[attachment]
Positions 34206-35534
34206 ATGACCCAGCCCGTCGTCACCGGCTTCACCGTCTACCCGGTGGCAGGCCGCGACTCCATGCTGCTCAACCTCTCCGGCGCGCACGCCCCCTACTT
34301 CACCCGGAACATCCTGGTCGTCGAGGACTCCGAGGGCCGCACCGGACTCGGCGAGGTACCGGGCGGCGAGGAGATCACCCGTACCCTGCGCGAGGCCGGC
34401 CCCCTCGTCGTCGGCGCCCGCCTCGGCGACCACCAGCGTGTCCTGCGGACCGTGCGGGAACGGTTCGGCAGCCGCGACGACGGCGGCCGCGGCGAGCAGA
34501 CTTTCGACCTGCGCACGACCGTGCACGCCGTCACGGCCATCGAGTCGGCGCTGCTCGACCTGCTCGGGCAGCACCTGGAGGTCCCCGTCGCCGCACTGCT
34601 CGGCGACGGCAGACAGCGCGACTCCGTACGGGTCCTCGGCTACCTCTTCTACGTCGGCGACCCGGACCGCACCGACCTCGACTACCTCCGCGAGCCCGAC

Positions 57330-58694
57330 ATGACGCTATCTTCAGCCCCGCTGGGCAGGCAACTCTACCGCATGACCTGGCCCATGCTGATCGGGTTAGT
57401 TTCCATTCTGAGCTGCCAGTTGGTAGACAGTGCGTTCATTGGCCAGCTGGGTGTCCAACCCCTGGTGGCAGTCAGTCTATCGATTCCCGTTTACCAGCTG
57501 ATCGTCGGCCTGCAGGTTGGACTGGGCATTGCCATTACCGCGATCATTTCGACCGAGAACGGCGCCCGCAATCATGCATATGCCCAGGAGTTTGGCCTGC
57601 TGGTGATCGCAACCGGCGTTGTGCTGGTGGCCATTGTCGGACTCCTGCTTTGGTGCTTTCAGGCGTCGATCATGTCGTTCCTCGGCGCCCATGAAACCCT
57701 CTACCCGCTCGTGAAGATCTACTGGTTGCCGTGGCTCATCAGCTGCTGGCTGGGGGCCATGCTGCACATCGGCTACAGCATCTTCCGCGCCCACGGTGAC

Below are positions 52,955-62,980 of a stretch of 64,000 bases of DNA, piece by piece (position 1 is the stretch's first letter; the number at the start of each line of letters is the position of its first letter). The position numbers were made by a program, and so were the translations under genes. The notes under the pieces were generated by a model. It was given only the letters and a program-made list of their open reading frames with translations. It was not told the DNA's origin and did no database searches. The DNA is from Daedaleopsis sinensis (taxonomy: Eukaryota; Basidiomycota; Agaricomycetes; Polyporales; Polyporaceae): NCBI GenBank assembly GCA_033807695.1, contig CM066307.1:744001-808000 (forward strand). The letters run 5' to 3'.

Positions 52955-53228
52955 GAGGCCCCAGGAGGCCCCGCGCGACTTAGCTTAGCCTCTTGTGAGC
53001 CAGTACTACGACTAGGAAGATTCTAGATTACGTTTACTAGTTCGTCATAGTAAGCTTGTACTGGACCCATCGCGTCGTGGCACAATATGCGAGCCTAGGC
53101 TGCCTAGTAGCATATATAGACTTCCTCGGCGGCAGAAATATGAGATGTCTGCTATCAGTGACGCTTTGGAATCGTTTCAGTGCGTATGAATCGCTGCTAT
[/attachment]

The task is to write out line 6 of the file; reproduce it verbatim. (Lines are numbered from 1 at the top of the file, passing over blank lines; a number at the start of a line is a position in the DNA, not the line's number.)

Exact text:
34601 CGGCGACGGCAGACAGCGCGACTCCGTACGGGTCCTCGGCTACCTCTTCTACGTCGGCGACCCGGACCGCACCGACCTCGACTACCTCCGCGAGCCCGAC